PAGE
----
John Brassil believes that collaboration leads to valuable insight. He might also be the reason that fish sticks are so popular.

Q: Name?

John Brassil

Q: Title?

Senior Project Manager

Q: What is your expertise?

My expertise is engineering applied to systems design, including project management – especially medical devices and scientific instruments.

Q: Do you have a philosophy?

I am a big believer in the application of collaborative approaches to user-centered innovation. I enjoy working on design with colleagues inside and outside the company, toward products that matter to users.

Q: What is your favorite part of your job?

I enjoy the teamwork and the feeling of creation that comes with design.

Q: What is the best piece of career advice you ever received?

At Heraeus, my boss Ken Aron taught me to develop working relationships with outside researchers as a way to reach beyond my personal limitations and to raise the level of my understanding for new and difficult topics. As I followed this idea, I got into teamwork in a much bigger way.

Q: If you could go back in time and talk to yourself at the beginning of your career, what would you tell yourself?

I think I waited too long to get my first pair of reading glasses.

Q: What is the weirdest project you worked on (and why)?

I have worked on projects all over the globe including rural Africa. I have worked with living organs. But, the weirdest project I have worked on is a project to apply medieval storytelling methods to analyze sports big data in new ways.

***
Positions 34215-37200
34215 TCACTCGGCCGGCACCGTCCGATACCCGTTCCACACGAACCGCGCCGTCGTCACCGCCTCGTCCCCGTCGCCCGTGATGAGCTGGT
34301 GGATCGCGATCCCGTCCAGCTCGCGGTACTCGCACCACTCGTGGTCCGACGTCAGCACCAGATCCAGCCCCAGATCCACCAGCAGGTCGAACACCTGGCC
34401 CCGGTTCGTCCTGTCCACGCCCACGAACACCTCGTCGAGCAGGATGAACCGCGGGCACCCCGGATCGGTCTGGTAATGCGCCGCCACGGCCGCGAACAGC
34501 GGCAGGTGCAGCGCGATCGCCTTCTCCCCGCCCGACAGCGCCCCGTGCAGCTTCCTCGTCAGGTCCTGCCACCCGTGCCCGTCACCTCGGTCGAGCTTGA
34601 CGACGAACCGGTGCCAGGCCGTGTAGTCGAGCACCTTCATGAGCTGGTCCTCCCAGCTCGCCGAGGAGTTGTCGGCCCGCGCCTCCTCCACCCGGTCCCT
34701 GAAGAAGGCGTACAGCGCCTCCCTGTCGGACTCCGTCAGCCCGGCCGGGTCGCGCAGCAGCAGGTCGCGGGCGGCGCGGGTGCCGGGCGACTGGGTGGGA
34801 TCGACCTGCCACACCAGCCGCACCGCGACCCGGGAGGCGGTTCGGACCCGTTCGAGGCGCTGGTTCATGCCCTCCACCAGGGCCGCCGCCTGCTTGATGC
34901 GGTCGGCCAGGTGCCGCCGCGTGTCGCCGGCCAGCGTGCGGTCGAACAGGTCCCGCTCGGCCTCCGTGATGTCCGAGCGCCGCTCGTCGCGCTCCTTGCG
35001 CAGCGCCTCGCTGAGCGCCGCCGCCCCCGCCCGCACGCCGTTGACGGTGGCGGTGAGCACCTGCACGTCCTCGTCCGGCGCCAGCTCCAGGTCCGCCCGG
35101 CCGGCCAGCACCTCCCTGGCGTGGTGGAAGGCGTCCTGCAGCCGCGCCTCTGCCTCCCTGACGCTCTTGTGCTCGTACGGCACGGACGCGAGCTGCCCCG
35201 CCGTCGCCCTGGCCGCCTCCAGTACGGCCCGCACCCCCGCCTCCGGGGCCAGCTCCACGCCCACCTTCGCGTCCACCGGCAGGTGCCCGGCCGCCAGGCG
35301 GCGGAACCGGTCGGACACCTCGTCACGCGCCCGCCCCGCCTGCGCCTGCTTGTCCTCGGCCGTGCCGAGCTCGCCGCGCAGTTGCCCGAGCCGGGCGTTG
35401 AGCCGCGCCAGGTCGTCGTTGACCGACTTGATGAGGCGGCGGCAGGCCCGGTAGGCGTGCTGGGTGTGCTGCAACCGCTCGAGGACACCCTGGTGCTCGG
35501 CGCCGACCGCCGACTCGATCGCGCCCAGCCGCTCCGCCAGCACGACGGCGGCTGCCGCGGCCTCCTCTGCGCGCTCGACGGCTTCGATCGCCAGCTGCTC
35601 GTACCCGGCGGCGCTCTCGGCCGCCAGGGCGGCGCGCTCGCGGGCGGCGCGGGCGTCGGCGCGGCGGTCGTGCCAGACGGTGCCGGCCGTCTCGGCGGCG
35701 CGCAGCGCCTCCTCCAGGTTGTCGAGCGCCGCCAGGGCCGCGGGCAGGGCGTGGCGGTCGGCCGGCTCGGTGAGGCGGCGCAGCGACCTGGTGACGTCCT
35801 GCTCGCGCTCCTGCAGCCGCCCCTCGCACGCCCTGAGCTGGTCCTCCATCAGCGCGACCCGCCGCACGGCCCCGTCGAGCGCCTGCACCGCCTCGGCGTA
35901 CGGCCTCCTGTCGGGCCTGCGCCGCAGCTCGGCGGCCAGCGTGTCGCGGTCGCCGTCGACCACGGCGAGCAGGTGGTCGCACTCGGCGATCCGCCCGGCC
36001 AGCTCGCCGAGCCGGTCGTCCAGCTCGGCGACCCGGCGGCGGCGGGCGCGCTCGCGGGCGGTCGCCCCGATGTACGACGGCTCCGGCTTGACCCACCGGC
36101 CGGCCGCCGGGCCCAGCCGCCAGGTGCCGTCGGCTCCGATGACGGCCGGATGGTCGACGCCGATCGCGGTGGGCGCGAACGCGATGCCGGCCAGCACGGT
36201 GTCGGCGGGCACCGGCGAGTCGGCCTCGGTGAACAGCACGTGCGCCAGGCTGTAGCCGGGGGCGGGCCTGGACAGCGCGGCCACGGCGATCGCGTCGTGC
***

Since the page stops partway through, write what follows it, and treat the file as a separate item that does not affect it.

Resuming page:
Q: What is your proudest work achievement?

I’m the project manager at bb7 who works on any project, client, technical field or market. This has led me to an interestingly wide range of settings and applications for products. There’s an element of innovation that comes from the application of knowledge from one field into another. I’m really proud of the times I’ve been able to do that.

Folks are typically impressed by the grants I’ve received from the NIH or the Gates Foundation…But, I’m prouder of my successful pursuits at innovation rather than accolades.

Q: What is one thing you cannot work without?

My notebook.

Q: What is something no one knows about you?

I was in a TV commercial for Birds Eye fish sticks when I was about 10.

Q: Do you have any outside activities?

I play sports with my kids and help them with their homework. I also still love the sanctity of the public library.

Q: Education?

I have bachelor’s and master’s degrees in mechanical engineering. My master’s concentration was in computer-aided design (CAD).